• Antioxidants: found in some vitamins, like vitamin A and vitamin C, but also in Omega 3. They allow to disarm the harmful oxidising chemicals (known as free radicals) that invaders use to fight off our immune cells. Simply said, it weakens the enemy.

The gut’s health has been shown to be highly linked with immunity. The internal balance of friendly bacteria acts as a barrier. It consumes the food that would otherwise feed harmful pathogens, and blocks receptors sites where those would cause infection. Even more importantly, it produces substances that stop harmful bacteria from growing.

Pre- and probiotics are a great way to support gut’s health. Probiotics are live microorganisms that can have the ability to change the gut microbiome to one more desirable state, whereas prebiotics may be an excellent source of fuel to this microbiome. Taking probiotics as a supplement may be highly beneficial to your gut’s health while increasing your intake of plant-based foods is a sure way to up your prebiotic intake.
Last but not least: hydrate!

Improve your digestion

The digestive tract is one of the main entry points for bacteria and viruses. In the digestive tract lies the gut-associated lymphoid tissue (GALT), one of the most important part of our immune system. This tissue allows completely digested food particles to pass through the gut wall but prevents pathogens from passing through. If the gut wall lining is compromised, for example from underlying health issues such as ‘leaky gut’ or food intolerance, invaders can start to get through. Ensuring you have strong mucous membranes in the gut is thus the first line of defence against pathogens.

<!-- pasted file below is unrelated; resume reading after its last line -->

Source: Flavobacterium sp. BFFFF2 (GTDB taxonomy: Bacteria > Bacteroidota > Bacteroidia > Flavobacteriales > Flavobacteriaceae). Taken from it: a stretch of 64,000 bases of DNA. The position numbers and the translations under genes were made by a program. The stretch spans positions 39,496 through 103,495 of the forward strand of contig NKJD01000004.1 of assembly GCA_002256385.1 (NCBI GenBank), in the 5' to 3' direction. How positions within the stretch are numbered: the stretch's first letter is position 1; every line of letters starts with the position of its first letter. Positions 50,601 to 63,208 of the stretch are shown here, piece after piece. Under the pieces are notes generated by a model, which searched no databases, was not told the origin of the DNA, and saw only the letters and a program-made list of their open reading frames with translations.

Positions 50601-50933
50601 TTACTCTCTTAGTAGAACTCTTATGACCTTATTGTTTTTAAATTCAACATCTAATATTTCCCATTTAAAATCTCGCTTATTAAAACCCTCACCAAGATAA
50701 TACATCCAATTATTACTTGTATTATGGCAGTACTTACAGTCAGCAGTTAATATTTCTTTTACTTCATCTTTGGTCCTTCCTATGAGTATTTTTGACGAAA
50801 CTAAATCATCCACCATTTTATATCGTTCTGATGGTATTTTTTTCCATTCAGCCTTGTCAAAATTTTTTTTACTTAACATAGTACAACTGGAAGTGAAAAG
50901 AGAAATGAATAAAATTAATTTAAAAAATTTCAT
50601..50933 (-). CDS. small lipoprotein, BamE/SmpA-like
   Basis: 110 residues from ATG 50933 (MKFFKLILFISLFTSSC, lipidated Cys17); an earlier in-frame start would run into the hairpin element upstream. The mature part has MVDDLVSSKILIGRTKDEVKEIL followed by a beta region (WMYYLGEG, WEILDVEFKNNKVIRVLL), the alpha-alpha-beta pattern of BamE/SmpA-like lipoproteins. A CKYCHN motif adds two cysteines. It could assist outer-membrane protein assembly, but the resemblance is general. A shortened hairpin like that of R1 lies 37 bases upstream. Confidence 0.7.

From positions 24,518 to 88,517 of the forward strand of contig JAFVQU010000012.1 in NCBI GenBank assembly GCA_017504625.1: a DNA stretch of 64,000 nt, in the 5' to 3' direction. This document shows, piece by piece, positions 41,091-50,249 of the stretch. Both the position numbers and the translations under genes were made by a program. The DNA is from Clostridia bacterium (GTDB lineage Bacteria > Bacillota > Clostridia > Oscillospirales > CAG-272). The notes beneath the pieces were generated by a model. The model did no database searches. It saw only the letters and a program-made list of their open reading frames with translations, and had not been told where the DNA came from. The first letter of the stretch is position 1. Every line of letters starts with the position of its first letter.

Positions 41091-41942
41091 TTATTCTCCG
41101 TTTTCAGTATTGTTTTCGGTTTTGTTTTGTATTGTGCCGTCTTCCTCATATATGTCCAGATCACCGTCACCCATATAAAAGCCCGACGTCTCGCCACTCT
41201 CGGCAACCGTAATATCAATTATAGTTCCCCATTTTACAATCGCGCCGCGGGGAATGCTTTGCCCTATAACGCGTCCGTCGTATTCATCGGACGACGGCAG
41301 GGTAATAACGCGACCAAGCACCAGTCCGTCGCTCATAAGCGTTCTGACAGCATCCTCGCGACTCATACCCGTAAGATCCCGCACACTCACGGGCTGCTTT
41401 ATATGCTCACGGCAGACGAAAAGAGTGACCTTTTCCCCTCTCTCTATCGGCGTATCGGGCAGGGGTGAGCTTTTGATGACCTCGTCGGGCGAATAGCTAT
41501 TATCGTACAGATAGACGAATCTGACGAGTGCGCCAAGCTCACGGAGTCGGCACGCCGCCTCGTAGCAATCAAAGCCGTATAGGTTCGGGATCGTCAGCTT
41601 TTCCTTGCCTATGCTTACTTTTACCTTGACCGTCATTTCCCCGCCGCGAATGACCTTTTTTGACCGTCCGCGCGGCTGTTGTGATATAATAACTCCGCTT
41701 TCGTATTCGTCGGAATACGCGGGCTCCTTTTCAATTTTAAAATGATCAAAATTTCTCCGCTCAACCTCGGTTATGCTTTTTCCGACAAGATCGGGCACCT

Exercise, in the right amounts, can be an excellent way to strengthen our immune system. It is a great way to promote lymphatic drainage, which is key to a well-functioning transport system for our immunity cells (it is the reason why lymph nodes get swollen during an infection: it’s the proof they’re doing their job!). As the lymphatic system does not have any kind of pump (like the blood system has), muscle movement is key for a good circulation of the lymph.

Exercise also implies better sleep, and better sleep implies better immunity, as infection-fighting molecules are created while you sleep. Be sure to get enough of it!

Last word: beware to avoid over-training, as it can actually have the adverse effect of weakening your immunity. Because of this we recommend to avoid high-intensity exercise when you’re feeling under the weather or vulnerable, and to opt for calm activities like tai-chi or yoga.

A word on happiness and state of mind

Not surprisingly, low psychological states such as stress and depression have been shown to weaken the immune system. Learning to manage stress, meditation, and relaxation are effective methods to support the immune system in their own way.

Happiness has been linked in a current study to immune system function, as happy participants proved to be healthier. It is however complex to take out the impact of the fact that happy people tend to make better lifestyle choices. One thing that is clear though, is that it’s nice to be nice. Enacting random acts of kindness will always make you, and someone else feel good. And it might even help fight off a cold too.